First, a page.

Charlie Daniels was 20 years into writing his memoirs last year but he couldn’t quite figure out how to end it.
“Being a songwriter I think you need to end with a hook, and I did not have a hook,” Daniels said early last month from home in Nashville.
Then he got the phone call: He was going to be inducted into the Country Music Hall of Fame.
“That, I thought, was a very good place to end it,” said Daniels, 81.
The morning after the induction in October 2016, Daniels sat down at the computer and tapped out the last chapter of “Never Look at the Empty Seats: A Memoir,” which came out in late October.
Funny thing about memoirs: The last word is rarely the last word.
Every time he gets on stage, including his show Saturday, Dec. 9, at Desert Diamond Casino, Daniels adds another page to the story he began with his first band out of high school in the mid-1950s and a story that shows no signs of ending any time soon.
“I’m still out here doing it,” he said. “We’re booking dates into 2018; I think we have 60 dates on the books for next year. We ain’t going nowhere. Until the Lord takes me home or something happens, I’m going to be right out here picking.”
Performing long ago stopped being a job for Daniels, who is arguably his happiest when he stands on stage before an audience.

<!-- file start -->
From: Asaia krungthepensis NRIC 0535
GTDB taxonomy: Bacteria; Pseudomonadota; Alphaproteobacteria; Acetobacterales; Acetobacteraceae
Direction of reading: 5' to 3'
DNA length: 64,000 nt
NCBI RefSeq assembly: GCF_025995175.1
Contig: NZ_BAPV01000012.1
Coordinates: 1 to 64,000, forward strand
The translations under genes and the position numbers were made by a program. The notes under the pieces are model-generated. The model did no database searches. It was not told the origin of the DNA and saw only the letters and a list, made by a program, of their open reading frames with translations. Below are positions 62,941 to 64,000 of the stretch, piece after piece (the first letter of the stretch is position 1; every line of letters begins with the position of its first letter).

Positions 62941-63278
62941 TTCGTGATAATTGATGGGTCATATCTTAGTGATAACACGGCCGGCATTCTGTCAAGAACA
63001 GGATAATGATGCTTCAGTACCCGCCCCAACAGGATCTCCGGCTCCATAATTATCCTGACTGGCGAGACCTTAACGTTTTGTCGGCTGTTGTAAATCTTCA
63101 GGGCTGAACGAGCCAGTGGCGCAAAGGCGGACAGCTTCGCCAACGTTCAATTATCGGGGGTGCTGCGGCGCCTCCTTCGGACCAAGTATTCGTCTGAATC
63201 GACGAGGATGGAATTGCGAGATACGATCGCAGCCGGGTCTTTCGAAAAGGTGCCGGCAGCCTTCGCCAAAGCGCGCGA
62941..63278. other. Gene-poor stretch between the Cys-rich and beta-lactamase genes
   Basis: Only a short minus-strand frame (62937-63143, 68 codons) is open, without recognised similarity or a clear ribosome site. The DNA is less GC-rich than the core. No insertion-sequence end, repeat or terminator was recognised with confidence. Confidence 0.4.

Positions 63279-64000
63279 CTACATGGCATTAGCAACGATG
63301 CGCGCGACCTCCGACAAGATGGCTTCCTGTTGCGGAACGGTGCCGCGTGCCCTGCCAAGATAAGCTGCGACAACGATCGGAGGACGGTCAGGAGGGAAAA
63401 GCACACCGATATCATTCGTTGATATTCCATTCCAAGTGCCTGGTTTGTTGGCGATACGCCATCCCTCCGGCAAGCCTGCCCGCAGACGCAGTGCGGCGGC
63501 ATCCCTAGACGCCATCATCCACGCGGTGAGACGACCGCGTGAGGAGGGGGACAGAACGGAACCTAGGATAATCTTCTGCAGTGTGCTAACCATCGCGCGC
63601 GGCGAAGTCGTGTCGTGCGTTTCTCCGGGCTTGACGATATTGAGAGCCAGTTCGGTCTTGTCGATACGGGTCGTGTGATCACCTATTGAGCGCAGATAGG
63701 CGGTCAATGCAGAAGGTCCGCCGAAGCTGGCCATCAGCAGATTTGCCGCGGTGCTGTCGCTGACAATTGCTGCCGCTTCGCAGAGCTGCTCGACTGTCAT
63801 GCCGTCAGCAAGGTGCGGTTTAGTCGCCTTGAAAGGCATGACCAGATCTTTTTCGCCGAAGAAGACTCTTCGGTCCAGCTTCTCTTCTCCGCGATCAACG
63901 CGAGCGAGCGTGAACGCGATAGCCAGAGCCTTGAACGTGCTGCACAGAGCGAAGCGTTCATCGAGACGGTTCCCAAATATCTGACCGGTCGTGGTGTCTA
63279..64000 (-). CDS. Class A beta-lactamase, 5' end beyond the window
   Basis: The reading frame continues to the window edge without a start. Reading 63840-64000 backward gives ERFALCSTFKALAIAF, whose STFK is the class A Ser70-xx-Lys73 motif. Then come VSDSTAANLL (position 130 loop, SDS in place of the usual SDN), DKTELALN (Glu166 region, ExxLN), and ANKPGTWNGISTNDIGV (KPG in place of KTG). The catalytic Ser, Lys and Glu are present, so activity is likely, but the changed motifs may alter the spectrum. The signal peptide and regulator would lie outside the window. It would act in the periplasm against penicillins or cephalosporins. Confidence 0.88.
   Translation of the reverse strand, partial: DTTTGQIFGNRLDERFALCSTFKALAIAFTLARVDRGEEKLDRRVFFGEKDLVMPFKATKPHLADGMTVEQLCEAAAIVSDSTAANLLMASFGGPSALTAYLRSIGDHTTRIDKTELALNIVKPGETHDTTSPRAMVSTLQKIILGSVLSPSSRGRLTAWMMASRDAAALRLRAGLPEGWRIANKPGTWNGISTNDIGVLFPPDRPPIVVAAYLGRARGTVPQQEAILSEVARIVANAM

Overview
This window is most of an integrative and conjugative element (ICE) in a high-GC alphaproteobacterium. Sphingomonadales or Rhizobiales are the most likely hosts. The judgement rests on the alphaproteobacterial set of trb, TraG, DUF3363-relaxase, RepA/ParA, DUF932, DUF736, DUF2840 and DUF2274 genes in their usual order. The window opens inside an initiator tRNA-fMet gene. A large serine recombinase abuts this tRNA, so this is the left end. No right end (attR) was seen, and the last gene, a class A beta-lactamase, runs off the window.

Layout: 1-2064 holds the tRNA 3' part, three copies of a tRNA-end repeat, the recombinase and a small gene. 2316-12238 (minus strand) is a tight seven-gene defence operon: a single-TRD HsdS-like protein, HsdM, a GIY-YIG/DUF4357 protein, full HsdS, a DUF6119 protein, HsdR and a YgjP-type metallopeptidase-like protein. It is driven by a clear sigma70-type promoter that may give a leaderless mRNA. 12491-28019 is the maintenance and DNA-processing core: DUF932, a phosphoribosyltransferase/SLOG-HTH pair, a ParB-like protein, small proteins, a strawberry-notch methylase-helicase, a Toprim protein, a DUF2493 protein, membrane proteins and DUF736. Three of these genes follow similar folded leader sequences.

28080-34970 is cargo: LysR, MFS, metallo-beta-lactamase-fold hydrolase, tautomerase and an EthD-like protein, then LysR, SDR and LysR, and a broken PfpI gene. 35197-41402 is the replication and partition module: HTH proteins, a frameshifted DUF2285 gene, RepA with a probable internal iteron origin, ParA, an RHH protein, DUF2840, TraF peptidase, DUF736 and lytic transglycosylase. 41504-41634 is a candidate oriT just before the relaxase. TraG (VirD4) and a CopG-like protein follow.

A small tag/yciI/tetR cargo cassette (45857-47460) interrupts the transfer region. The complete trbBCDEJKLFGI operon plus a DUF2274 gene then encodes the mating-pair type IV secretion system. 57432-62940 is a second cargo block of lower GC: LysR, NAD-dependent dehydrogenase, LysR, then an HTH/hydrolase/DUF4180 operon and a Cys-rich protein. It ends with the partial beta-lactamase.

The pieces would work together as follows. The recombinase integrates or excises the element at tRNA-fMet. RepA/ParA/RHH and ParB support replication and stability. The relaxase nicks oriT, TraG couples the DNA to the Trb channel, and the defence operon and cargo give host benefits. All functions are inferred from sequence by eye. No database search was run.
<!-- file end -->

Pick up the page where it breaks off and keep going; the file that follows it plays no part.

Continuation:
“How does anything get any better, that people enjoy something that you create and actually pay to come see you do it?” he said. “It’s that thing; I have created something that other human beings like. Every night on the road, I go in and play the stuff I have written for people who enjoy it. I can’t think of a better way to spend my life. I thoroughly enjoy it. I’m addicted to it, to be honest with you, and that’s why I keep doing it.
“It’s so much fun and that’s why I never get tired of playing ‘Devil Went Down to Georgia’ and why I never get tired of playing ‘Long Haired Country Boy,’” added Daniels, who was last at Desert Diamond in 2013.
“We jam a lot in my band. Some bands make their guys play the solos the same every night to sound like the record. My guys play what they want to,” he said. “It’ keeps it interesting, it keeps it creative.”